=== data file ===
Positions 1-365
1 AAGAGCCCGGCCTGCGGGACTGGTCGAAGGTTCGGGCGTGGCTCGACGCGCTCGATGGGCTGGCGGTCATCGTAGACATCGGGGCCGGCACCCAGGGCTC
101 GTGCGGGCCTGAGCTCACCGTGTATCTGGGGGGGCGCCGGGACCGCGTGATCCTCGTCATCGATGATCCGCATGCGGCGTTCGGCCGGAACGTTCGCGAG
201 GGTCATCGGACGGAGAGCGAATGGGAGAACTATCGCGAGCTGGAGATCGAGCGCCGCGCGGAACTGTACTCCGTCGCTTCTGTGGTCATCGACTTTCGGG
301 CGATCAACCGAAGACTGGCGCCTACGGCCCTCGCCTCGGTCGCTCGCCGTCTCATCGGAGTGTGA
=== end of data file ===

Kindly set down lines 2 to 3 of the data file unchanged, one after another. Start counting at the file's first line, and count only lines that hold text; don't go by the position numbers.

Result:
1 AAGAGCCCGGCCTGCGGGACTGGTCGAAGGTTCGGGCGTGGCTCGACGCGCTCGATGGGCTGGCGGTCATCGTAGACATCGGGGCCGGCACCCAGGGCTC
101 GTGCGGGCCTGAGCTCACCGTGTATCTGGGGGGGCGCCGGGACCGCGTGATCCTCGTCATCGATGATCCGCATGCGGCGTTCGGCCGGAACGTTCGCGAG